Adan Alvarez, a spokesperson with Teamsters Local 396, told TRD. There also were “definitely some concerns” over safety and a lack of unionization, he added.

After the project was approved by the city council in October, the labor unions and nonprofits Peoples Collective for Environmental Justice and West Covina Alliance for Responsible Development filed a suit against Greenlaw, arguing the project did not include adequate environmental reviews and mitigation plans, according to court documents.

Earlier this month, the suit was settled, with Greenlaw agreeing to install solar panels, electric vehicle charging stations at the site and a commitment that it would strive to “attain” 100 percent renewable energy for the warehouse by 2025.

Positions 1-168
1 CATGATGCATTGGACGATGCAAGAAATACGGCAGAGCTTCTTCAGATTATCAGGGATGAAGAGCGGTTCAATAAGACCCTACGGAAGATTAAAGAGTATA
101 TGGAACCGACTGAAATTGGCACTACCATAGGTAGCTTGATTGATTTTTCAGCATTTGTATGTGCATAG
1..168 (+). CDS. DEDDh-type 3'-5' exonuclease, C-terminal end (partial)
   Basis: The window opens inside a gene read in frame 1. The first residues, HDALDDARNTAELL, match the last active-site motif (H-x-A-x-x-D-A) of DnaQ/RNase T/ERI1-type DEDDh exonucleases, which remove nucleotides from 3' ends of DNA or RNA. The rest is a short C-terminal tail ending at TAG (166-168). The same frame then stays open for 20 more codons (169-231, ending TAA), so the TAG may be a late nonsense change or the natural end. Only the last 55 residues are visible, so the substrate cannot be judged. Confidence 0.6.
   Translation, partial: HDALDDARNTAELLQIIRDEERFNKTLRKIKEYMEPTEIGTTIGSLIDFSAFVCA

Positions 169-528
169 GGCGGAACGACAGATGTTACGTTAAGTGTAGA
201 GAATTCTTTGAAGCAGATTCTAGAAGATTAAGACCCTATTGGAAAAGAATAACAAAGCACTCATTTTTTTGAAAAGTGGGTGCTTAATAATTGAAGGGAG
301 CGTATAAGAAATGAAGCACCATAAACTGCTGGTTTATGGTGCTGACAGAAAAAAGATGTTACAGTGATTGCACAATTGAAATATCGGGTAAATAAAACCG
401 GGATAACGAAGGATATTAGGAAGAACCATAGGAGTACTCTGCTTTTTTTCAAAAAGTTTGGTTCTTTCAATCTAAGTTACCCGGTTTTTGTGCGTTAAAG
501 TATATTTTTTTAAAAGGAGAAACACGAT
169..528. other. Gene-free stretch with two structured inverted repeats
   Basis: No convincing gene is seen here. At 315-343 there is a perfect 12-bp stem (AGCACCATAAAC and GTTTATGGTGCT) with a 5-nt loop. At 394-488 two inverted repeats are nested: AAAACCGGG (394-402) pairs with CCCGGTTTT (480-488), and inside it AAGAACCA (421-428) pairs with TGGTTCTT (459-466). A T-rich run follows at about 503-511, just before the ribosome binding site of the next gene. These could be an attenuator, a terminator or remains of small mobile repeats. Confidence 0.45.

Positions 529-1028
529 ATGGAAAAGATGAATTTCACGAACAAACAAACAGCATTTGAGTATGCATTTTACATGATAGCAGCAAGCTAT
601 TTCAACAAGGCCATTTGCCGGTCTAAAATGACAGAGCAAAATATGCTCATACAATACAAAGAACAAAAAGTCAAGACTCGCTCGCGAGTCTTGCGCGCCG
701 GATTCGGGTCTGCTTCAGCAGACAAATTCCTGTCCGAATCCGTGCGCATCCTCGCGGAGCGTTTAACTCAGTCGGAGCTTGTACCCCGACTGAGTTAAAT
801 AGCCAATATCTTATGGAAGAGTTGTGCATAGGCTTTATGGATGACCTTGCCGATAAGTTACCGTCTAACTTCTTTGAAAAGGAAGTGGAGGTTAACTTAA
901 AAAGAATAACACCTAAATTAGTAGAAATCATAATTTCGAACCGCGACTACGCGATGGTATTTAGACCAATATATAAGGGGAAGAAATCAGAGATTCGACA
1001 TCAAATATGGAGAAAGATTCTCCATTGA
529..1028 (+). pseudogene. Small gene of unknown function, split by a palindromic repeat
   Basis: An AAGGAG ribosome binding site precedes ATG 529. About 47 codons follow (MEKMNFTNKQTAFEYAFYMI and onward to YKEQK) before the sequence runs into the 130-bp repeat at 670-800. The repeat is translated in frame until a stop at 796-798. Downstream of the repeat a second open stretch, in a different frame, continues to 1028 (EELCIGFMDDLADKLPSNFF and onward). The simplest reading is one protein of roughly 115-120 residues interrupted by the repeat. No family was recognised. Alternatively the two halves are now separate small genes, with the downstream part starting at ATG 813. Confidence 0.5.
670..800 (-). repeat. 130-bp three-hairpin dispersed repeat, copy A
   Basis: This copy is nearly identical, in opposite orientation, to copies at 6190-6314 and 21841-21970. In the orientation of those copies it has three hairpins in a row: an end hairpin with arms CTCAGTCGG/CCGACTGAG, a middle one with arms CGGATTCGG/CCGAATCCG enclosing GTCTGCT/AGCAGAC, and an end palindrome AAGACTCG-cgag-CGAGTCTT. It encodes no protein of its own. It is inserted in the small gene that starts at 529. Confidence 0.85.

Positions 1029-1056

The terms of the settlement are fixed “regardless of the tenant,” Alvarez said. “It applies whether it’s Amazon, or FedEx, or UPS or DHL.”

An empty warehouse

Amazon’s decision to pull out leaves Greenlaw with approved plans for an Amazon last-mile delivery station, but no tenant. Greenlaw now has to find a tenant that would be willing to work within Amazon’s specific plans for the project.

The city approved to change the zoning for the site to M-1 — a limited industrial zone that permits manufacturing, processing and warehousing. A new project will have to fit this zoning — though some small changes could be made — or it will have to go back through city planning.